Indian-Origin Man On Death Row For Drug Charges Wins Acquittal In Singapore

According to the judgement on Monday, Gopu Jaya Raman successfully proved that he did not know that controlled drugs were hidden in the motorcycle he was riding into Singapore.

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Indian-Origin Man On Death Row For Drug Charges Wins Acquittal In Singapore

Gopu Jaya Raman was arrested on March 24, 2014 for alleged trafficking of drugs. (Representational)

In a rare case, an Indian-origin Malaysian on death row in Singapore for possessing drugs has been acquitted by the country' top court.

According to the judgement on Monday, Gopu Jaya Raman successfully proved that he did not know that controlled drugs were hidden in the motorcycle he was riding into Singapore.

On March 24, 2014, Gopu was arrested after he entered Singapore through Woodlands Checkpoint on the north with three black bundles of diamorphine hidden in his motorcycle's fender.

Diamorphine, also known as Heroin, is an opioid most commonly used as a recreational drug for its euphoric effects.

When immigration officers stopped him and found the drugs, he said he did not know the drugs were hidden in the motorcycle.

Gopu also claimed the motorcycle was not his.

Tay Yong Kwang, the sole dissenting judge in Monday's judgement, noted that Gopu had trafficked drugs into Singapore on two other occasions before he was caught on March 24, 2014.

He had been trying to repay a 4,000 Malaysian Ringgit loan.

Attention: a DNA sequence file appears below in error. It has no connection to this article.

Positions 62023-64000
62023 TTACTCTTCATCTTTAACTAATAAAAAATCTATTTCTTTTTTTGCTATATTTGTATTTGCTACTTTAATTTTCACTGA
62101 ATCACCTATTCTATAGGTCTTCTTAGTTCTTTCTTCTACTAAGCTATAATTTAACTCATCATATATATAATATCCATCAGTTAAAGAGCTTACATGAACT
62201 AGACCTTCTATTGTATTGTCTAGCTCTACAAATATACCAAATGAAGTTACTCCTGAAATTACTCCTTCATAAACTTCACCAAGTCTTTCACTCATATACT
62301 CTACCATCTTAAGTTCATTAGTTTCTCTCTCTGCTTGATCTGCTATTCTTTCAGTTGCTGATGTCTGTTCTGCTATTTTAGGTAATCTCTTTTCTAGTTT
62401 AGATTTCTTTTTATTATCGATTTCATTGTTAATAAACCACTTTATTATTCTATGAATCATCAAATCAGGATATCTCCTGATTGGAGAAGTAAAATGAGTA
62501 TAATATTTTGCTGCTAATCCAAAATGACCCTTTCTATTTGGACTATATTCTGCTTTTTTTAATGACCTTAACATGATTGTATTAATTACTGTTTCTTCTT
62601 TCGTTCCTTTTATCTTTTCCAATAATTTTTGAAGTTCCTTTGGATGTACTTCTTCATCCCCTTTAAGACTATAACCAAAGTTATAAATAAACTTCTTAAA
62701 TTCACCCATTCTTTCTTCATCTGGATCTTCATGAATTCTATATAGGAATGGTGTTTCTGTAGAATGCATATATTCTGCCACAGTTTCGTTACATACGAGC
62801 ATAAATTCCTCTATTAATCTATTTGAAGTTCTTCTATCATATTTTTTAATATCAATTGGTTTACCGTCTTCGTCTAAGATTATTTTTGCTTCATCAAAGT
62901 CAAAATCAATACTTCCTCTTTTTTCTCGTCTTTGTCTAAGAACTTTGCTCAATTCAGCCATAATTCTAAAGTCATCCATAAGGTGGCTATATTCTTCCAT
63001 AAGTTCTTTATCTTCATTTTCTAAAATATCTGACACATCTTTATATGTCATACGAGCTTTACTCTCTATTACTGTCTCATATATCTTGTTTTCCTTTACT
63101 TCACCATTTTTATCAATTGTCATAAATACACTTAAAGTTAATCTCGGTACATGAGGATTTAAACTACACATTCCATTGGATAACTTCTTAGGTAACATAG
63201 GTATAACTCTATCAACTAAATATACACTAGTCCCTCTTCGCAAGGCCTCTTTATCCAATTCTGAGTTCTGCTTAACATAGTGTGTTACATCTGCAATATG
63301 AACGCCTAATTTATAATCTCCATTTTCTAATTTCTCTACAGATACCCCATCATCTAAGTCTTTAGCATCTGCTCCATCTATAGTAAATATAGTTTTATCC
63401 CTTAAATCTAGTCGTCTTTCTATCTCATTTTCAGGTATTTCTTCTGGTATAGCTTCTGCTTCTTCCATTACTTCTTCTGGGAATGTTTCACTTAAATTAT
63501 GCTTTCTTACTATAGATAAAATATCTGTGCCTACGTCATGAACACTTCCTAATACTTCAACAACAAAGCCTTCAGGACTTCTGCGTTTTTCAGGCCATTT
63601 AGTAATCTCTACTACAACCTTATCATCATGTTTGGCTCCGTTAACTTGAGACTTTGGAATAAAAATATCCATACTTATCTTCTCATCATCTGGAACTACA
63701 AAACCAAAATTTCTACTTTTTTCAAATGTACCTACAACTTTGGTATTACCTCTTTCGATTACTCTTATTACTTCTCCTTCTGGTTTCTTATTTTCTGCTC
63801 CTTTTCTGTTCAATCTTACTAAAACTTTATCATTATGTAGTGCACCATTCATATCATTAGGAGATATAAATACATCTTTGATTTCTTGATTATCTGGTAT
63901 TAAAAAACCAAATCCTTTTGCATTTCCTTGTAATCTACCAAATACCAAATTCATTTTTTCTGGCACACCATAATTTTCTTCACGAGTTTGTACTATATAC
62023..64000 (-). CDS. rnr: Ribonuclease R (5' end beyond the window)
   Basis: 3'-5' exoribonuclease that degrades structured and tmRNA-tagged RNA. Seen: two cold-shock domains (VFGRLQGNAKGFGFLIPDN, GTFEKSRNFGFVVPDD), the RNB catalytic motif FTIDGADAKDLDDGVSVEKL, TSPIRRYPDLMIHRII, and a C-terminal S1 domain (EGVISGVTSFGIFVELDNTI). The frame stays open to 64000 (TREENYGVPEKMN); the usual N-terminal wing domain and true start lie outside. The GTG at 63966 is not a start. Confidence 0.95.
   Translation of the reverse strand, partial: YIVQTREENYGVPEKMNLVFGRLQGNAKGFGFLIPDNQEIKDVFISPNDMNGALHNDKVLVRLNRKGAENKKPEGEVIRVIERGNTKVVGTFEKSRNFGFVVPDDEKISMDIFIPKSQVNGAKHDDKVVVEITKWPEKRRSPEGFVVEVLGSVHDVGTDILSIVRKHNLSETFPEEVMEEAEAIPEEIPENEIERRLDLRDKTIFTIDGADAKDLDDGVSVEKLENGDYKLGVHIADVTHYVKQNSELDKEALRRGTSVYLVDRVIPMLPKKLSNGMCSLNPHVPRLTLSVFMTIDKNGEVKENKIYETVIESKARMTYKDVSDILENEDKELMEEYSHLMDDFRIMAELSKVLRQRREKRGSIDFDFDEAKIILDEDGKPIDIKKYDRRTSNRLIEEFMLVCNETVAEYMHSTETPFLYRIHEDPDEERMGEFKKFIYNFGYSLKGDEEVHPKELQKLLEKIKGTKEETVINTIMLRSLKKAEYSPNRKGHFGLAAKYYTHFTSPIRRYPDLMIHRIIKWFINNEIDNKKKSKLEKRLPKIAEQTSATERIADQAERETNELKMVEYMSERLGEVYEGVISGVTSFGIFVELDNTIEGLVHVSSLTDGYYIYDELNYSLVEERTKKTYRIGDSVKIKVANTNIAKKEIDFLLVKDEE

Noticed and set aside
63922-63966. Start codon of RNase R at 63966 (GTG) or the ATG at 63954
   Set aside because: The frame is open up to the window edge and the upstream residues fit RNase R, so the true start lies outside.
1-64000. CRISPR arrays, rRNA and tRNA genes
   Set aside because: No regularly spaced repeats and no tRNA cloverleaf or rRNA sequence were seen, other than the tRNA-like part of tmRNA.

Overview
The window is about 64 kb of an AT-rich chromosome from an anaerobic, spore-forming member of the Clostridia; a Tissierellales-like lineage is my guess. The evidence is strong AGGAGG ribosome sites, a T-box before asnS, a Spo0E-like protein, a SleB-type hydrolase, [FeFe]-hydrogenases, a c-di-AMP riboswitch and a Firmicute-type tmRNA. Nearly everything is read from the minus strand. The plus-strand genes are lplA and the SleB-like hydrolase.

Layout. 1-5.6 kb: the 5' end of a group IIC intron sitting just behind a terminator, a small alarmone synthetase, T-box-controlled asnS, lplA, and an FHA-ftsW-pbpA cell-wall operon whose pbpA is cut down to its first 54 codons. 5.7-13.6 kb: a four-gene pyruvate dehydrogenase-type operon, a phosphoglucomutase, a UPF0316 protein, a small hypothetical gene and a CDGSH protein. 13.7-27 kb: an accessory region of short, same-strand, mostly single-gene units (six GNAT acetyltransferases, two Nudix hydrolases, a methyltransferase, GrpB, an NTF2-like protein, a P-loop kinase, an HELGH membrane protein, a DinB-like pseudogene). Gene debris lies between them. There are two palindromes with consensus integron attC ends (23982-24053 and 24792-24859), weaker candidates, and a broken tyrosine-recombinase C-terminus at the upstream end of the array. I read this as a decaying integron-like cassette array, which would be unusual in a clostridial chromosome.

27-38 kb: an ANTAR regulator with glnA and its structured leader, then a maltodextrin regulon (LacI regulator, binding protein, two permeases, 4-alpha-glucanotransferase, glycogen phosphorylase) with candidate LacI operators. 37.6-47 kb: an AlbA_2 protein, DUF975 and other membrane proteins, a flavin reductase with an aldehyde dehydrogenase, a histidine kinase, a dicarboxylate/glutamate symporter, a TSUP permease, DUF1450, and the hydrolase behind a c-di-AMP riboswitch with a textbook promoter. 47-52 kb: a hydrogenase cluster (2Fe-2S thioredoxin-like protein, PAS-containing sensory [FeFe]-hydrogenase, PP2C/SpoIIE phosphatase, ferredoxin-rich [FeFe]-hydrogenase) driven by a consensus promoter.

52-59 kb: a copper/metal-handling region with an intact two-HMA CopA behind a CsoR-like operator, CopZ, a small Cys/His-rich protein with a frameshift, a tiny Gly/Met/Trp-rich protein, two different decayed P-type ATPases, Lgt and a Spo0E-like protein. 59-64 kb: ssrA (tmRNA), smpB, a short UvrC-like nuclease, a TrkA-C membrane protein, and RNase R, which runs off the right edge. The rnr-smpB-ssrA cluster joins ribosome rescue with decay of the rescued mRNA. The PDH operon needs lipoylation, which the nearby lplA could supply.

He was not convinced by Gopu's reasons for entering Singapore or how he came to possess the motorcycle.

He said Gopu's admission to trafficking drugs into Singapore on the same motorcycle on two other occasions did not bolster his credibility.

After the authorities found the drugs, they got Gopu's help to try to nab others in the ring who might turn up to collect the drugs, the judgement stated. The operation, however, was called off when no one turned up.

Authorities monitored his conversation with the man who had helped to get him the motorcycle.

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After listening to a number of exchanges, officers told Gopu to send a message, indicating that he had no knowledge of the drugs.

In yesterday's judgement, Chief Justice Sundaresh Menon and Judge of Appeal Judith Prakash found that Gopu would have missed the drugs when he was checking for them, given the bundles' "size and dark colour".

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